Frontline advice lawyers can offer face-to-face services, but could also be involved in frontline telephone services and interactive online services or e-services. Thus the advice services would become part of a province-wide, integrated system of early legal information and summary advice services.
For example, the Netherlands has a holistic entry point termed “the legal services counter” (Juridisch Loket). It provides free basic legal information and summary legal advice on civil law, family law, consumer issues, housing issues and social assistance through a website, a national telephone service, an on-line chat service and 30 offices throughout the country, staffed by 300 legal advisers. It can mediate in minor disputes and can give summary legal advice that does not exceed one hour. It can direct users, via a basic assessment and triage to negotiation tools, mediation, a lawyer’s advice or a lawyer for legal aid representation. It does not apply financial eligibility criteria.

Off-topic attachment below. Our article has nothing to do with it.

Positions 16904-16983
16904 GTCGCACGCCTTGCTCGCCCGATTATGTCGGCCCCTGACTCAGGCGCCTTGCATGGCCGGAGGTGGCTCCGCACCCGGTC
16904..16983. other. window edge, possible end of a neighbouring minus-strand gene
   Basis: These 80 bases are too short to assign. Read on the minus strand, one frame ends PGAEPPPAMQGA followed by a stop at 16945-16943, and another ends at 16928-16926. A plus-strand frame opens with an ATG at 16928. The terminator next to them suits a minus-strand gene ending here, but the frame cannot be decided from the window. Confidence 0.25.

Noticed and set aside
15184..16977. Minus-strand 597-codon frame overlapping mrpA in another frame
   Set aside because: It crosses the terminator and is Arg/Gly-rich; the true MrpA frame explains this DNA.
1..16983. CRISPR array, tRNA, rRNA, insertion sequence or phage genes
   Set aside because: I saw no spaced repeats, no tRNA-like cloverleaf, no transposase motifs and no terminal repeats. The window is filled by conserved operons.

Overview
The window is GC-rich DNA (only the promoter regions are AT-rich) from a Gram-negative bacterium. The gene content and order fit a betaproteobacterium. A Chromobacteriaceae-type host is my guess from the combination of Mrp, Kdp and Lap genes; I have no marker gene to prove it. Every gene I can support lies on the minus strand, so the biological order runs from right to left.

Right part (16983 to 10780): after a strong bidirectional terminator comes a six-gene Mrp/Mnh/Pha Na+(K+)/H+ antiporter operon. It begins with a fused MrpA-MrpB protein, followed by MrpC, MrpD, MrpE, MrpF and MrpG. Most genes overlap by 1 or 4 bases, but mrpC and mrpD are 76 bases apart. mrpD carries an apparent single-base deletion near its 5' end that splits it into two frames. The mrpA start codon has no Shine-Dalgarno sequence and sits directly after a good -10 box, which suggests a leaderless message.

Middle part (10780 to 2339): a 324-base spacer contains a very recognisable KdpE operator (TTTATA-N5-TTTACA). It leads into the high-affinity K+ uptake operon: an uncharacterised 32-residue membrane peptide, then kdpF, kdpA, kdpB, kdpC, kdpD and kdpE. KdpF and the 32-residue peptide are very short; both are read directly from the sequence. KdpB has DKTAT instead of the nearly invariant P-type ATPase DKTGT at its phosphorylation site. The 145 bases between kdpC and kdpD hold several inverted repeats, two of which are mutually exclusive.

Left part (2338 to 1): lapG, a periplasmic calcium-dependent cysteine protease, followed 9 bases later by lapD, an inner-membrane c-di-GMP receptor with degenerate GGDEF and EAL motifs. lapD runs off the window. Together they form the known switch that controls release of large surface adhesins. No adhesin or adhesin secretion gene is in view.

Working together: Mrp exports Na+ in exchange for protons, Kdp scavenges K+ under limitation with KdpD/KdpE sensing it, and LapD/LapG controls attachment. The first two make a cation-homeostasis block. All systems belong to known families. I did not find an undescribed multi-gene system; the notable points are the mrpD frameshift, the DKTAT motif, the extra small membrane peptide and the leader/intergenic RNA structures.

The main strength of the Dutch system seems to be that all individuals in the early stages of the family dispute are eligible to receive summary to legal advice through a low-threshold organization that operates outside of a more formal context of private lawyers and courts. Most couples are encouraged, and in part required, to negotiate (parenting) agreements rather than go to litigation or even mediation. Because of accessible basic legal information and advice, affordable mediation and legal representation, the risk that people feel coerced to reach an agreement and fail to seek legal advice is significantly reduced. A further strength of the Dutch family justice system is that all interventions (from point of entry to the court) involve actors who can assist in reaching a solution. The legal services follow each other in one, streamlined legal aid system. This is also true for the supporting websites and information that contain interactive tools and practical procedural and referral information.